In December 2010, a coalition government led by Fianna Fáil and the Greens formally signed a Memorandum of Understanding with the Troika to financially bail Ireland out. That government soon lost office, with Fine Gael and Labour winning power and taking responsibility for implementing the terms of Ireland’s loan agreement. The Troika’s presence coupled with the fact that the agreement was signed by a previous government provided the new government with ‘scope for “blame avoidance”’ (Hick, 2018: 2) to push through strategies of ‘coercive commodification’ (Dukelow and Kennett, 2018: 496) that Hick (among others) suggests were essentially domestic in origin.
Written into the bailout terms were obligations to reduce expenditure on social protection by €750m in 2011, along with ‘strengthening activation measures’ through, among other things, applying ‘sanction mechanisms for beneficiaries not complying with job-search conditionality and recommendations for participation in labour market
Payment cuts, sanctions, and conditionality
Activation reform initially followed a trajectory of simultaneously reducing the compensatory elements of welfare while intensifying regulatory conditions. A series of rate cuts to all unemployment payments were announced in the 2009 and 2010 budgets. The headline rate of Jobseekers Allowance and Jobseekers Benefit was reduced from €204 to €188 per week (Collins and Murphy, 2016) while the payments of younger jobseekers were cut to just €100 per week for those aged 21 or under (excluding those with dependent children) and to €150 per week for those aged between 22 and 25 years of age (Cousins, 2019). This was justified on the grounds of
Ireland progressively reoriented its system towards incentive reinforcement via a three-pronged approach of ‘reducing benefit levels, reducing duration of entitlement, and tightening eligibility conditions’ (Dukelow, 2021: 50). To this end, the number of contributions that were needed to qualify for unemployment social insurance – the contributory Jobseekers Benefit (JB) – were doubled while the duration that people could remain on JB was reduced to between one and two years.
The use of conditionality was also intensified under the Social Welfare Miscellaneous Provision Act, which came into effect in April 2011. The act introduced new ‘penalty rates’ in the form of a 25 per cent reduction in payments that could be applied to those on jobseeker payments. While less severe than the nine-week disqualification that previously applied, these penalty rates could be applied in a wider range of circumstances including ‘failure to participate in an appropriate employment support scheme, work experience or training’ (Cousins, 2019: 32). Moreover, the capacity to levy sanctions in the form of payment reductions rather than payment disqualification also served to make the threat of being sanctioned that bit more palpable. Case officers, presumably, would have less reservations about reducing a person’s weekly payment by €44 than they would have about disqualifying someone from payments for up to nine weeks. This appears to be reflected in the data which points to a continuous growth in the number of people penalty rated during the post-crisis years. In 2012, a total of 1,471 claimants were penalty rated. By 2016, this number had reached 9,565 claimants, rising to a total of 12,380 people in 2018 – and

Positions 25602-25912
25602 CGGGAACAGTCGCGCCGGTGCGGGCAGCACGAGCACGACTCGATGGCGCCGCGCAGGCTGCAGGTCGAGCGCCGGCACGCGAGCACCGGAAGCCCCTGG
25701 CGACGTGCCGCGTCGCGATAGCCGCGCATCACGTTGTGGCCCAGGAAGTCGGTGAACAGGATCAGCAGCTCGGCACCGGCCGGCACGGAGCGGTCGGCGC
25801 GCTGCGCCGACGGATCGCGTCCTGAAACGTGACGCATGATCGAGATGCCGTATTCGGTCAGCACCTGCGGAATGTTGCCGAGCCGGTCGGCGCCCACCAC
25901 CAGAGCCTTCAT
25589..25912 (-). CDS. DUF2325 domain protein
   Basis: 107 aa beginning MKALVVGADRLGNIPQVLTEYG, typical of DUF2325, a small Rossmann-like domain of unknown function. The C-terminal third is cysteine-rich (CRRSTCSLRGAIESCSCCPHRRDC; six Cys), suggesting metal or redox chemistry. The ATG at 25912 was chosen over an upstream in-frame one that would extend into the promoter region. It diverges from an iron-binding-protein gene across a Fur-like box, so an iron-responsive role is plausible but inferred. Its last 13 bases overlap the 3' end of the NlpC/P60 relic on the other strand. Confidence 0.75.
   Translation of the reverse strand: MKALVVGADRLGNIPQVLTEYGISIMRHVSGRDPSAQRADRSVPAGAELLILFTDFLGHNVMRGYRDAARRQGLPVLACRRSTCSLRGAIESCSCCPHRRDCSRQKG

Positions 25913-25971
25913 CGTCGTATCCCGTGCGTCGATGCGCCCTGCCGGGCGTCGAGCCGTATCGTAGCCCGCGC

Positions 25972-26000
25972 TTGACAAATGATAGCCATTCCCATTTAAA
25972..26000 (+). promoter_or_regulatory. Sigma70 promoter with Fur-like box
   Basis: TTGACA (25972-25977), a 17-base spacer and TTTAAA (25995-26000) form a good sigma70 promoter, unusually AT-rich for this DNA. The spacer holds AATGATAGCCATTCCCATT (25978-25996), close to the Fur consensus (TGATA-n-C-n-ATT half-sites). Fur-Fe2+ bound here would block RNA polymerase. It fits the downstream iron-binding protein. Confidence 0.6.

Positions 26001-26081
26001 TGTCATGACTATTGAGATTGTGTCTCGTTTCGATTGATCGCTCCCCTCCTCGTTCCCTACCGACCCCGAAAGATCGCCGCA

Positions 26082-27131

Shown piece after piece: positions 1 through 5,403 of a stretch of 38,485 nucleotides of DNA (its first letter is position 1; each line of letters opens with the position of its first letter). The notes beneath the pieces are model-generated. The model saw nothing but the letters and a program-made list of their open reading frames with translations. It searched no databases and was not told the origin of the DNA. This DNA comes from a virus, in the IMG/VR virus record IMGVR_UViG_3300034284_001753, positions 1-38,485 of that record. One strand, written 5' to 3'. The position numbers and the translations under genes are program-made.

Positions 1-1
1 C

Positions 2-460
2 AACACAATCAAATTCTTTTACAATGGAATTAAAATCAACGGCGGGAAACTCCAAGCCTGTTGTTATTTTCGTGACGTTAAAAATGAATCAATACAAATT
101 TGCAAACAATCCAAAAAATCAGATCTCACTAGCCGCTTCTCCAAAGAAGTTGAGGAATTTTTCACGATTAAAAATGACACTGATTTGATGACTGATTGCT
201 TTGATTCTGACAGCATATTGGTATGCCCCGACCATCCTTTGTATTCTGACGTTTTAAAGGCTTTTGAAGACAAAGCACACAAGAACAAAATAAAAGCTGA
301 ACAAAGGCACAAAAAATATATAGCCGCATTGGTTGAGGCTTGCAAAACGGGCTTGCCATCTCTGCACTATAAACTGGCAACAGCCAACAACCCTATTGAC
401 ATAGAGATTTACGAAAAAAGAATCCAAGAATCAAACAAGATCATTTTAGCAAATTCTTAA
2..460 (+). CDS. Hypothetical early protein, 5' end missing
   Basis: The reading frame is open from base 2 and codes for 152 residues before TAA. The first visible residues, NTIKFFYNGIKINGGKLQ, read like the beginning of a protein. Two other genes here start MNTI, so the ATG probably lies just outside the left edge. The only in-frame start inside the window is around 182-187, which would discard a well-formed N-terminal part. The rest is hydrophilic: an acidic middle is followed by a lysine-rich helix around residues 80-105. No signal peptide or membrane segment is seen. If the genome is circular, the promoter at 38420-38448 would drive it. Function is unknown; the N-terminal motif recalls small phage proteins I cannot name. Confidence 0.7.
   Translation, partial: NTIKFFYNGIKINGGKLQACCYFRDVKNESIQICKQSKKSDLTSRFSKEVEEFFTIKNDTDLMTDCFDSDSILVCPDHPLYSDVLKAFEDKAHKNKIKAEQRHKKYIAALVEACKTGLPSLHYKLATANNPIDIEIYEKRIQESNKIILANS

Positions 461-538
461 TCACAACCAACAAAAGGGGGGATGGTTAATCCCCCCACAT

In early 2012, the benefit cuts and changes to eligibility conditions outlined earlier were consolidated into a formalised activation strategy, Pathways to Work. The strategy marked a decided turn towards a more Australian-like mutual obligations model of activation. The government promised substantial institutional reform of employment services so that people would ‘no longer remain on the Live Register for lengthy periods without an appropriate offer of assistance from the state’ with the flipside being that ‘individuals will be made aware of their responsibility to commit to job-search and/or other employment, education and training activities or risk losing welfare entitlements’ (Government of Ireland, 2012: 5–6, emphasis added). This individualised responsibility would now be formalised in a new welfare contract, the Record of Mutual Commitments, to be entered into at the point of claiming benefits. It would be further documented and updated in Personal Progression Plans (PPPs) that jobseekers would agree with an assigned employment advisor or case manager.